Well, I've been a long time member of this site.. the question that never seizes to amaze me is that a painting that I am "not willing to part with", gets some 20 queries on the price.. I am fine with that frankly.. it gives me a great kick that someone wants to buy a painting that I am not even "willing to part with".. but the language amuses me - a standard query is "whats the price", the other one being "what are you selling it for".. Now I have never put up my painting for sale.. So I expect any person to be atleast polite about it if (s)he wants to ask for a price..  Initially I thought that these guys were really interested in my paintings.. so I will say NFS.. sometimes just to test the guy (pardon my sexism), I will quote a price.. and guess what, no one ever replies back to me.. If I don't reply in a days' time, I will be sent some (im) polite mails about the time I take to reply.. the same person will never reply back once I've quoted a price.. Then I did an Archimedes, "Eureka", all the person wanted was to mark to market his/her own painting.. My doubt was why isn't the person asking me about the market price of a painting.. as in what do I think he can sell his/her painting for.. Maybe I don't , but its better to ask me directly.. Because I do surf a lot and have a decent-ish idea of the prices of decent artists.. the next category is the sellers.. I go and ask a price to someone.. now there are 2 kind of species of sellers . sry sellers.. one is someone who wants 50% higher than the market.. because they are not really serious about selling it.. they just wanna have fun.. the other species is the gallery owners, who want to sell it with their 25% (or is it higher) margin.. but then I say.. why should I be buying it from a gallery if I am on this site.. But all in all its good fun.. All the best guys...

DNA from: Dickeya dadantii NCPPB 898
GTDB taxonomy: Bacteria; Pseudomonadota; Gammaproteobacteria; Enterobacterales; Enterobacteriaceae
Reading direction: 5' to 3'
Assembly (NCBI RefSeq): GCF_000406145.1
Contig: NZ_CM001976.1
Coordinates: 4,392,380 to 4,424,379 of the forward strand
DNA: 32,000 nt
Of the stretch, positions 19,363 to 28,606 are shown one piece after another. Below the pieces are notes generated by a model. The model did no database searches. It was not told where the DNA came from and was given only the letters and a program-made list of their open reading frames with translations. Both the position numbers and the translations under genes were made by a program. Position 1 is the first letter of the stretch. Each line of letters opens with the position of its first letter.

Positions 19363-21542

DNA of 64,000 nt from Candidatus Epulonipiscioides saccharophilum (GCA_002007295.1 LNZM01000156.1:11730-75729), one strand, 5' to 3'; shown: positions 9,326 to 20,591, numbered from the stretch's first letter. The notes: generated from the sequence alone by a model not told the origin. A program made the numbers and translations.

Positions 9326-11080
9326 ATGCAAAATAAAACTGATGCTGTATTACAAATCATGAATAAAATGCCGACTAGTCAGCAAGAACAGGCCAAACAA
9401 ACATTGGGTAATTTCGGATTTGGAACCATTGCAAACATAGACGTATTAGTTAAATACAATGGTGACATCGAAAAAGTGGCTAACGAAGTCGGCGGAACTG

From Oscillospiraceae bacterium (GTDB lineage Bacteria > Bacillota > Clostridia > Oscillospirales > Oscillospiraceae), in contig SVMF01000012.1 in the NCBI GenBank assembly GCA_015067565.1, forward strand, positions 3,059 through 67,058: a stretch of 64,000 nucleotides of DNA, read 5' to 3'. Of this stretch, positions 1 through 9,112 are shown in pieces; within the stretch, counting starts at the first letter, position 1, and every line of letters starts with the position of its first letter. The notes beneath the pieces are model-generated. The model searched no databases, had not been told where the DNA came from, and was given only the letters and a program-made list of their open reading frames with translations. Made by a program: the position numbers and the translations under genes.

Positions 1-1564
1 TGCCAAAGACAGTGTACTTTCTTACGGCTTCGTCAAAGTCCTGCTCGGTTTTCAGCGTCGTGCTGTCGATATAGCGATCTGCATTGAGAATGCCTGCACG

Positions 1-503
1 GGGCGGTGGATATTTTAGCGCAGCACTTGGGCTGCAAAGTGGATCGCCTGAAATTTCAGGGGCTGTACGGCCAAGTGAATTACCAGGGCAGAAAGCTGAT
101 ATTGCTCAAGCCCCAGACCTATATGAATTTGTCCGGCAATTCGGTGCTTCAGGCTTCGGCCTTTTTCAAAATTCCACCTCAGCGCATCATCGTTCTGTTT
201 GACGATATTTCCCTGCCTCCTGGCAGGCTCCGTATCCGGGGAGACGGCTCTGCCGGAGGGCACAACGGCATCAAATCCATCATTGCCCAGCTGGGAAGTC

• Jan

    8

    Perspective of Pratima Sheth

    The basic meaning of the word by itself suggests a 3-dimensional view, but what I look for in my paintings through my landscapes I try to project not only the basic 3-dimentional perspective, but also perspective in thinking, perspective in feeling, with the help of different colour studies and different methods of application in relation to the composition of the landscape. I wish to capture the essence of a particular mood which I have experienced.